Save $850 a Month, Become a Millionaire - UAM

9th Nov 2020

How saving €850 a month could make you a millionaire

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The idea of becoming a millionaire may seem wildly aspirational. However, €1 million or more is what most 25-year-olds today may need to retire comfortably. This is based on ever-increasing life expectancy and the premise of the 4% rule for retirement.

If you invest €850 a month from the age of 25, and your money grows at an average rate of 4% a year after charges, you will have just over €1 million by the age of 65.

If this seems too good to be true and the numbers don’t seem to add up, it might be because you aren’t taking compound interest into account.

how does compound interest work?

Compound interest refers to a method of continually reapplying interest to a principal (the original sum of money put into savings or an investment) that is growing over time.

Put simply, it is interest on interest, which is a powerful financial force as it puts your hard-earned money to work and grows larger as it feeds on itself.

If you still have a couple of decades ahead until you stop work, anything you can contribute to a pension fund or savings plan now will grow substantially thanks to compound interest.

In his book Unshakeable Your Guide to Financial Freedom, Tony Robbins states:

“You’re never going to earn your way to financial freedom…the real route to riches is to set aside a portion of your money and invest it, so that it compounds over many years. That’s how you will become wealthy while you sleep.”

The “magic” 

Starting to save at age 25 and aiming to retire at age 65, you have a period of 40 years to save.

Compound interest is often dubbed the 8th wonder of the world. This is why:

You will have only invested €408,000 over the 40 years, the rest of your pension fund comes from interest.

The interest you earn in your first year of saving continues to earn you interest for the next 39 years. This is why it is called compound interest. As long as you keep your interest invested, and your savings continue to grow you can end up having more ‘contributions’ from interest than from your monthly savings.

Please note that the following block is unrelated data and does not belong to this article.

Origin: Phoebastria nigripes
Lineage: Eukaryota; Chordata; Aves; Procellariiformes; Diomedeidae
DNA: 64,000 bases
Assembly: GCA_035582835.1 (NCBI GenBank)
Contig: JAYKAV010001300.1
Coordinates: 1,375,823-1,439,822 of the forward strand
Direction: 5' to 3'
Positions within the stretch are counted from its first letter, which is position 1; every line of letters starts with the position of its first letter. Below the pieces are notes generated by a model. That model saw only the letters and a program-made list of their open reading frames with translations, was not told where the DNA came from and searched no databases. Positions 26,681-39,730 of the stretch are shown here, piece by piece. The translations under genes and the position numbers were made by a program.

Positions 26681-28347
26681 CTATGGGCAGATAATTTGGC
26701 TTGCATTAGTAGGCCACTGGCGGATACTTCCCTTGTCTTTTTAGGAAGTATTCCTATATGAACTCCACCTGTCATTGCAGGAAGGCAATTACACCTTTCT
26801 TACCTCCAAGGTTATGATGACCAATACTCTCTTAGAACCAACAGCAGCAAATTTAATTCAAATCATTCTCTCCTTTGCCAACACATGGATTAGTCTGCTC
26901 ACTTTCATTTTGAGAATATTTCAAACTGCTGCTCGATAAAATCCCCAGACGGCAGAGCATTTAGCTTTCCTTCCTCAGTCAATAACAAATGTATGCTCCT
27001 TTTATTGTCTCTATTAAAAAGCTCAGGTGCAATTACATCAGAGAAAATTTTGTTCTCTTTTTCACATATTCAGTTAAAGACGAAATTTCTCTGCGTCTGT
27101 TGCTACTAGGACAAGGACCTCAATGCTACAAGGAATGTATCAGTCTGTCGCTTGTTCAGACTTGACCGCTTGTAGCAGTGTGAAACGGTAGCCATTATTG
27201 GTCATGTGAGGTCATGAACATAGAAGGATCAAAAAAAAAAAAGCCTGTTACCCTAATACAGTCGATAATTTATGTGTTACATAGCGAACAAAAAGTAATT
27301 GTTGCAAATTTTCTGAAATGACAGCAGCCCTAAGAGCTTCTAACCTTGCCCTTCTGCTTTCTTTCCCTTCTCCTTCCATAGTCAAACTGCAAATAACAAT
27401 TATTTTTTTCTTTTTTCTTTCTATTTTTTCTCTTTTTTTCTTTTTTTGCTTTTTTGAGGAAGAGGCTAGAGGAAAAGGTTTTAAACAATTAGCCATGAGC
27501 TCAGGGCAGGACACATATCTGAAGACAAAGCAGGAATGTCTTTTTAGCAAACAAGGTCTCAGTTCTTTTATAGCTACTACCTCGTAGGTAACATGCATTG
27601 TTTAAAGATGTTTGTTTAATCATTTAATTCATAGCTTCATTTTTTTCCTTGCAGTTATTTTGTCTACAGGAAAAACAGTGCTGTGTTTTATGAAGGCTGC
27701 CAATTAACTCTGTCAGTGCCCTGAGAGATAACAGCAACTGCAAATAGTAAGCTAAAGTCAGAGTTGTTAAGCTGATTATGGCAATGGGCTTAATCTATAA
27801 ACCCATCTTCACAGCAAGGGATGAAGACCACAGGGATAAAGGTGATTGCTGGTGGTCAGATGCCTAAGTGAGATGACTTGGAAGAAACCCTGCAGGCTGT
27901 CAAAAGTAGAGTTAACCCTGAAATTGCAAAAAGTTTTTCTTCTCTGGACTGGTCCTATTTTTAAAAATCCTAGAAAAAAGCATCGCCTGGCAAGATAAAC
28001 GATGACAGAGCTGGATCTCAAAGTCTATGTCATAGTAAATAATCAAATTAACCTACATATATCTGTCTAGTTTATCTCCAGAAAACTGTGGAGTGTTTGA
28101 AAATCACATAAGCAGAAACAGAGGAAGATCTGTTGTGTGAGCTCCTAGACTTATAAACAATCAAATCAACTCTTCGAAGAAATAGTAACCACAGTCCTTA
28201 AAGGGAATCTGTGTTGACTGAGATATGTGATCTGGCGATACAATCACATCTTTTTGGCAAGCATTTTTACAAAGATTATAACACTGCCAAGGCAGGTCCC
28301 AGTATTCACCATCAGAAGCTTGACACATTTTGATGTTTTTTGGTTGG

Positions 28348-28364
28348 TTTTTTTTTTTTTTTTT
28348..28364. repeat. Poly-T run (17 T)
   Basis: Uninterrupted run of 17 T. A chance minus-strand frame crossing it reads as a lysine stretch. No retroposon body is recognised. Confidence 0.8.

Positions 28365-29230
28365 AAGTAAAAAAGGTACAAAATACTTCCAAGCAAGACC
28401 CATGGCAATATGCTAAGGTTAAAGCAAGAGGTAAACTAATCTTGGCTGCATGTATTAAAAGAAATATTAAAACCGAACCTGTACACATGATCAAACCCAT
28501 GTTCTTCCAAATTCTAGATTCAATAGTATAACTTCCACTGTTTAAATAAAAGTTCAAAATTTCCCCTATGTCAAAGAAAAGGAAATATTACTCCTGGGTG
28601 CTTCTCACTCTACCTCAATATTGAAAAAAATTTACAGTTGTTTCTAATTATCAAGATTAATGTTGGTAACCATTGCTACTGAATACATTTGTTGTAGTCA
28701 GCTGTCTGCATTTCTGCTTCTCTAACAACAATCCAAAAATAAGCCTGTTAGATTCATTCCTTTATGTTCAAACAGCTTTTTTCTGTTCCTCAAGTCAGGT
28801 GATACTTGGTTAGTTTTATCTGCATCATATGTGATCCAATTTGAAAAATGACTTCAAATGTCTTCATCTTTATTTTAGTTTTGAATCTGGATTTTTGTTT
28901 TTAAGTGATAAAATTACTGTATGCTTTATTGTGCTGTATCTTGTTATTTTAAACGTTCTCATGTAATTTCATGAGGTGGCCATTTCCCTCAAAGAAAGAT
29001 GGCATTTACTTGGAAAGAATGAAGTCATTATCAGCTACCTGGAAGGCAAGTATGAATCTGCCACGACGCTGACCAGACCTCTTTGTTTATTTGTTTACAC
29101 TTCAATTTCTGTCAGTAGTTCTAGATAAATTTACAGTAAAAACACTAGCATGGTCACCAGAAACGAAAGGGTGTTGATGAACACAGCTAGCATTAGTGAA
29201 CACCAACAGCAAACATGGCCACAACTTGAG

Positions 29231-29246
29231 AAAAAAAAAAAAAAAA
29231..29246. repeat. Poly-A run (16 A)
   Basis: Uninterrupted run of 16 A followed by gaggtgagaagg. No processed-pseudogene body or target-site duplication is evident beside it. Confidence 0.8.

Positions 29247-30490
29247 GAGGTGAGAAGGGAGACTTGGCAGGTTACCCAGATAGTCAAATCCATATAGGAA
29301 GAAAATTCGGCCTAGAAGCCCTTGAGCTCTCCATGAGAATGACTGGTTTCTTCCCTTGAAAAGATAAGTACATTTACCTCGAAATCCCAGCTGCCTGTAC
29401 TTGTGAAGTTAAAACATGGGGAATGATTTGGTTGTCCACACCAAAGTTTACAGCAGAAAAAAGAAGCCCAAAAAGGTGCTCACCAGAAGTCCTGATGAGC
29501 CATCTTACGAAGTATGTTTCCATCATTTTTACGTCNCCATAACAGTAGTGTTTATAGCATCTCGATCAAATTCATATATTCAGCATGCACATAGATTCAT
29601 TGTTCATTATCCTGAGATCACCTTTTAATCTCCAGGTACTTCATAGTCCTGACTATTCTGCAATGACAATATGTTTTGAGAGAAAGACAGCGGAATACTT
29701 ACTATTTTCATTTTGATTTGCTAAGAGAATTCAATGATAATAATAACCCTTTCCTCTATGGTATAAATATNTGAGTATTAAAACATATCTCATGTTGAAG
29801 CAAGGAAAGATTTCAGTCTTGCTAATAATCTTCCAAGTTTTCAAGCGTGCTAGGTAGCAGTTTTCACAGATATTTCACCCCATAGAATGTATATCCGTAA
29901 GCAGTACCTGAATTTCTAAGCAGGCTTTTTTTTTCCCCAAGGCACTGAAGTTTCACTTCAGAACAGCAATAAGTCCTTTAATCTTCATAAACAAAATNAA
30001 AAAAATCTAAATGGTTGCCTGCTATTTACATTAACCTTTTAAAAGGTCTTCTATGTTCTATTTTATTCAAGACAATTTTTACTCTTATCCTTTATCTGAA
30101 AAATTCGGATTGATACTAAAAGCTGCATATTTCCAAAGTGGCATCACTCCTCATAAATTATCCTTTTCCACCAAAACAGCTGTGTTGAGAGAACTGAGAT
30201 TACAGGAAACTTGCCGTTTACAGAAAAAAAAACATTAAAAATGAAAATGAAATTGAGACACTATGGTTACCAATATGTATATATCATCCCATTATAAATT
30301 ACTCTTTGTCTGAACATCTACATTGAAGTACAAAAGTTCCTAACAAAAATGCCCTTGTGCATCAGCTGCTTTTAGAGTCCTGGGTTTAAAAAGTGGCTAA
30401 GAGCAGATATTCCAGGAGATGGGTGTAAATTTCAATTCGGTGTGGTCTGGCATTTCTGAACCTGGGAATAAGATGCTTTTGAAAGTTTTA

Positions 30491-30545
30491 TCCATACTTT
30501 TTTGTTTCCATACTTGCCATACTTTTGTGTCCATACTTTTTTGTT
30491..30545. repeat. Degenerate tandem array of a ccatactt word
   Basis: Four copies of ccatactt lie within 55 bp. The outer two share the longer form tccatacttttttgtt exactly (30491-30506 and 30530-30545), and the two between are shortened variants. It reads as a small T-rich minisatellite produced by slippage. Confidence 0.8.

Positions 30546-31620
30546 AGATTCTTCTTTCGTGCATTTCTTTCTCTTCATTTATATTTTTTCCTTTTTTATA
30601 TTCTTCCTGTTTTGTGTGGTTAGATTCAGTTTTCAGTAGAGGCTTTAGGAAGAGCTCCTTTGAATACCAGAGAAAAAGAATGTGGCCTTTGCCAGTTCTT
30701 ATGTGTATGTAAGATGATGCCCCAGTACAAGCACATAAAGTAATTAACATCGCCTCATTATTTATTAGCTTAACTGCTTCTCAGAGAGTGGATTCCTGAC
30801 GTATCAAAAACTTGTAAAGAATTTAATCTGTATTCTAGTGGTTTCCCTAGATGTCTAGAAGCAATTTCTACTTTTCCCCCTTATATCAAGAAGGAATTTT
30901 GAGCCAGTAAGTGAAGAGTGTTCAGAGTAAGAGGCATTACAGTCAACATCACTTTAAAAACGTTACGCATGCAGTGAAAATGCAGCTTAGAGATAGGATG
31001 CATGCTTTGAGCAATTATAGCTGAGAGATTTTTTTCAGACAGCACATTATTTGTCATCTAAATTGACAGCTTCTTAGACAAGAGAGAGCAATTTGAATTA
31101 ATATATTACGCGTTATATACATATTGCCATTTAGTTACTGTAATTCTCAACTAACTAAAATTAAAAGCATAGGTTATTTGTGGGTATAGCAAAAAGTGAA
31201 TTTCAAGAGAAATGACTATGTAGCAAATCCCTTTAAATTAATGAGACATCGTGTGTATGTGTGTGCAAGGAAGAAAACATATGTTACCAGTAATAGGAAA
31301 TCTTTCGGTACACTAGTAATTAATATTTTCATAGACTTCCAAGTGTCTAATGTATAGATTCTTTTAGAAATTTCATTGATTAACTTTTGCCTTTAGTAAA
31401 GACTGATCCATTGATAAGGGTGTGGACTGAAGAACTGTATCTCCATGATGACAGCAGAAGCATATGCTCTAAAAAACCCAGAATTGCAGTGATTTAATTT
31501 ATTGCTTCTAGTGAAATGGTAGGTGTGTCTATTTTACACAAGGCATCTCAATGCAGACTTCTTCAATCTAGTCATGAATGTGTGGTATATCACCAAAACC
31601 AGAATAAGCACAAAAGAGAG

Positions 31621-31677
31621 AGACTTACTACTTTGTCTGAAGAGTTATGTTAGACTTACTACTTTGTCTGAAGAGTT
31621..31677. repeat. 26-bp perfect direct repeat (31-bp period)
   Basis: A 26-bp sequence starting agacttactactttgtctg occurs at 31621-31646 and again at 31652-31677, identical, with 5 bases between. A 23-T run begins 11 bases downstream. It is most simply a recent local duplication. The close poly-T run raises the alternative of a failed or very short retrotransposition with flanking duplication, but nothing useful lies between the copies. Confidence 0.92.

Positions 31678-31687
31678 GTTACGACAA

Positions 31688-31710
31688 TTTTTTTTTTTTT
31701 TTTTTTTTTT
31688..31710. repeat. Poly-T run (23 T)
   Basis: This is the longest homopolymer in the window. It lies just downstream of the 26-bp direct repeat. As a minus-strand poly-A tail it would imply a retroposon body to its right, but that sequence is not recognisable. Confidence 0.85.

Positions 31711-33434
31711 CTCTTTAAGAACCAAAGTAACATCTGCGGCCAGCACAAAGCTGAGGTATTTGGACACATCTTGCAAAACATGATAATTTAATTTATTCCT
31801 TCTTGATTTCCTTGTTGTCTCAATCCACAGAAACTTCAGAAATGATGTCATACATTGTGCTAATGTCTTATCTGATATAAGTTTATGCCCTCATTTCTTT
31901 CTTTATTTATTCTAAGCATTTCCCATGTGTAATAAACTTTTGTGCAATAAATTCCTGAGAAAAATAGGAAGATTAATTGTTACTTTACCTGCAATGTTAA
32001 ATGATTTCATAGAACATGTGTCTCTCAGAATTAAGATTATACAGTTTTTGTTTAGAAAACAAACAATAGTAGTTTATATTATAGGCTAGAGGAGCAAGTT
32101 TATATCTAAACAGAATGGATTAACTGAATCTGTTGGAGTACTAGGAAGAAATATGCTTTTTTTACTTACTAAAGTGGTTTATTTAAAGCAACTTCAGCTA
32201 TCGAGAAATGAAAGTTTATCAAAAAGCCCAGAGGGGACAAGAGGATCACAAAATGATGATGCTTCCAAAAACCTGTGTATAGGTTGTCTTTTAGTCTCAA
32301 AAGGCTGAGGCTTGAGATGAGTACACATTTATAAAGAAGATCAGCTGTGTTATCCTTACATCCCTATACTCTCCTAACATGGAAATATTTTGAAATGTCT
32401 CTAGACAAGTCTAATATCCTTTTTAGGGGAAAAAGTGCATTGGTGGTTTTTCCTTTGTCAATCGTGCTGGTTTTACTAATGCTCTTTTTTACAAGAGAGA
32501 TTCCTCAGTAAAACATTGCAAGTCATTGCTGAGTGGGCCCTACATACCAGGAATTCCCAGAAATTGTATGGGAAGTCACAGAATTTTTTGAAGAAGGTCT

To illustrate the benefits of compound interest, here is what the first 12 years of saving could look like:

Year Annual deposits Annual interest Total deposits Total interest Balance
1 €10,200.00 €264.47 €11,200 €264.47 €11,464.47
2 €10,200.00 €690.80 €21,400 €955.27 €22,355.27
3 €10,200.00 €1,134.51 €31,600 €2,089.78 €33,689.78
4 €10,200.00 €1,569.30 €41,800 €3,686.08 €45,486.08
5 €10,200.00 €2,076.90 €52,000 €5,762.98 €57,762.98
6 €10,200.00 €2,577.08 €62,200 €8,340.05 €70,540.05
7 €10,200.00 €3,097.63 €72,400 €11,437.69 €83,837.69
8 €10,200.00 €3,639.40 €82,600 €15,077.09 €97,677.09
9 €10,200.00 €4,203.24 €92,800 €19,280.33 €112,080.33
10 €10,200.00 €4,790.05 €103,000 €24,070.37 €127,070.37
11 €10,200.00 €5,400.77 €113,200 €29,471.14 €142,671.14
12 €10,200.00 €6,036.37 €123,400 €35,507.51 €158,907.51

Note: the figures in the table above are for illustrative purposes only. They are intended to show what is possible and to highlight the impact of compound interest. 

Start saving now for your retirement

To build your wealth for the future and take advantage of compound interest, it’s important to start early and be consistent.

It is possible for your money to grow to a large sum with a small initial investment because of the power of compounding.

To get on track now with saving for your retirement, you can:

  • Develop healthy money habits by regularly reviewing your spending and redirecting any extra cash toward your savings. It’s essential when saving for retirement that you reign in spending where possible (and to take advantage of compound interest on the extra money you can set aside).
  • Invest more whenever your income increases (e.g. salary increase or bonus).
  • Make additional contributions to any pension funds, especially any employer-funded pensions to which your employer makes matching contributions. You could end up with much more money in retirement as a result.
  • Make regular contributions to self-employed retirement plans if you work for yourself.
  • Even if you’re not self-employed, have a private pension plan. It’s not wise to rely solely on government or employer pensions, so research your options for private pension plans, especially if you are considering retiring earlier than the traditional retirement age of 60–70 years old.
  • Invest in opportunities that align with your current lifestyle and your retirement savings goal, such as property or stocks and shares.

The most important thing is to start now and contribute regularly to your retirement savings. Starting early will pay dividends in your future and help you accumulate extra money so you can live a comfortable retirement.

have you started?

Regardless of whether you are nearing retirement or just starting to think about what you need to plan for your future, how much you will need will depend on your circumstances.  There are many factors to consider and you’ll need to balance that against how you can afford to live now. Superyacht crew normally have the luxury of high wages, low tax bills and expenses. This creates the perfect opportunity to start building savings that can fund retirement in the future.

Disclaimer: all investments carry risk and all investment decisions of an individual remain the responsibility of that individual.